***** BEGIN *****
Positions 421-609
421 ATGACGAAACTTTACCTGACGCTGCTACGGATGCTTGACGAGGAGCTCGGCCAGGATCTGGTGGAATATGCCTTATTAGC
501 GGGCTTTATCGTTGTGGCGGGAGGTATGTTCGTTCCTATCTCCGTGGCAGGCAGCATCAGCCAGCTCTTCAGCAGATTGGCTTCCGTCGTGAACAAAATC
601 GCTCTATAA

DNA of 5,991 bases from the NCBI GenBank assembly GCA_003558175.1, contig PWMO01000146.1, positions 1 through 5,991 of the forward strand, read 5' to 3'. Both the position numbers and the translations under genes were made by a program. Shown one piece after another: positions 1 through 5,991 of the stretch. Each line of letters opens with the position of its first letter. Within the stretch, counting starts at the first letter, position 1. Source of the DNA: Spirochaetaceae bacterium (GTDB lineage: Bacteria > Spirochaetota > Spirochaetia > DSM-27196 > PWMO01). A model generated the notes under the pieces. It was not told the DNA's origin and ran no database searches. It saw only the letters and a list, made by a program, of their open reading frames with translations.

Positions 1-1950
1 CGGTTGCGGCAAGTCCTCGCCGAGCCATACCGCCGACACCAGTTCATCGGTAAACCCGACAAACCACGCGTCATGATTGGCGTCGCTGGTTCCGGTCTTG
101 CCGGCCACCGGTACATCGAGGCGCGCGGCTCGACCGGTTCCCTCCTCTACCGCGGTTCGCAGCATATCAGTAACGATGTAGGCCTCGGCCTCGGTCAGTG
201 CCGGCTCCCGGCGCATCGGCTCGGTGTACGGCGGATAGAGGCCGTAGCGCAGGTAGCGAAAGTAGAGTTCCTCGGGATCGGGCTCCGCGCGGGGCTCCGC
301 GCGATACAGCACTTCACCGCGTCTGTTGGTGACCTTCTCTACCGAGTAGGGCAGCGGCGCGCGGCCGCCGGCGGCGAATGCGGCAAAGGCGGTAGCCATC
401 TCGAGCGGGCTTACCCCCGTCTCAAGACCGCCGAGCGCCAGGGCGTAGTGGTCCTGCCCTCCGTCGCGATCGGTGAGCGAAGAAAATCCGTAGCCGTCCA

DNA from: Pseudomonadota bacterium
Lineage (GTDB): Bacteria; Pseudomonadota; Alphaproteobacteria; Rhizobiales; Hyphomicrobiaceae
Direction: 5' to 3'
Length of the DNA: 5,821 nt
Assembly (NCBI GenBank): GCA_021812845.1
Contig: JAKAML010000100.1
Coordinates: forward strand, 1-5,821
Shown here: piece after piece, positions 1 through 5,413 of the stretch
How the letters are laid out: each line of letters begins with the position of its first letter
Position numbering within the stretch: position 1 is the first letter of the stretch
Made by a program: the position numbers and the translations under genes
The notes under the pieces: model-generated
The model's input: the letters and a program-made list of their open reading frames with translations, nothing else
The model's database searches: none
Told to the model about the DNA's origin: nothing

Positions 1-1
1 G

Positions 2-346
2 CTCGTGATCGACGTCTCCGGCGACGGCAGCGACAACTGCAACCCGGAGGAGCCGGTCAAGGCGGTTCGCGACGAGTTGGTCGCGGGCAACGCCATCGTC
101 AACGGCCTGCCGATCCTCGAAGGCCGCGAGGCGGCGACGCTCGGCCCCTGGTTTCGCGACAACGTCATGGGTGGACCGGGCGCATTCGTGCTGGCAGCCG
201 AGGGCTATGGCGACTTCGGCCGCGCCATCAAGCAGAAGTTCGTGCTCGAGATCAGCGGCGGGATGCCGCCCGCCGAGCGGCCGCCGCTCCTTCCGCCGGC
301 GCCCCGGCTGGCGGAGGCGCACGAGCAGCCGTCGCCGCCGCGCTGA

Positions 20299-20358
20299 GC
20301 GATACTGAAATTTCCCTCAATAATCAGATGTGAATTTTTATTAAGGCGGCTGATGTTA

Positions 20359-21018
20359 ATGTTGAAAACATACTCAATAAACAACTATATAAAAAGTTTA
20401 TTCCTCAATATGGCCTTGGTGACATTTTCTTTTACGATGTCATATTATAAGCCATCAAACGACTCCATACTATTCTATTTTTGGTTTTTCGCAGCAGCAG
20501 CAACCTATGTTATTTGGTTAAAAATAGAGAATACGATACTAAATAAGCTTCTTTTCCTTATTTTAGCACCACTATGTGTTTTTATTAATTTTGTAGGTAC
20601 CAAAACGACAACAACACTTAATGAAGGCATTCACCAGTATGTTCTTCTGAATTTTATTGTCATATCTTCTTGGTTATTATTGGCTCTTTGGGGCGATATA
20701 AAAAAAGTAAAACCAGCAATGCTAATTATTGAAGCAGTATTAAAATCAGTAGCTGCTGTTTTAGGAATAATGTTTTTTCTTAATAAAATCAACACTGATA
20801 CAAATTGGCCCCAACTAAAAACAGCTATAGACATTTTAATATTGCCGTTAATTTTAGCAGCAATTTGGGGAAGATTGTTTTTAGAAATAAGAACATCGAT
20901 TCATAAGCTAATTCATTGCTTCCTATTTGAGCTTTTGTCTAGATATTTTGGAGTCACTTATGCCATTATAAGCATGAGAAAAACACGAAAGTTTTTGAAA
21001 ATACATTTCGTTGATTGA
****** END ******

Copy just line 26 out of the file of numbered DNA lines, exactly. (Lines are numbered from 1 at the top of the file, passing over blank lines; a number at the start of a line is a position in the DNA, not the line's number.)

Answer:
Told to the model about the DNA's origin: nothing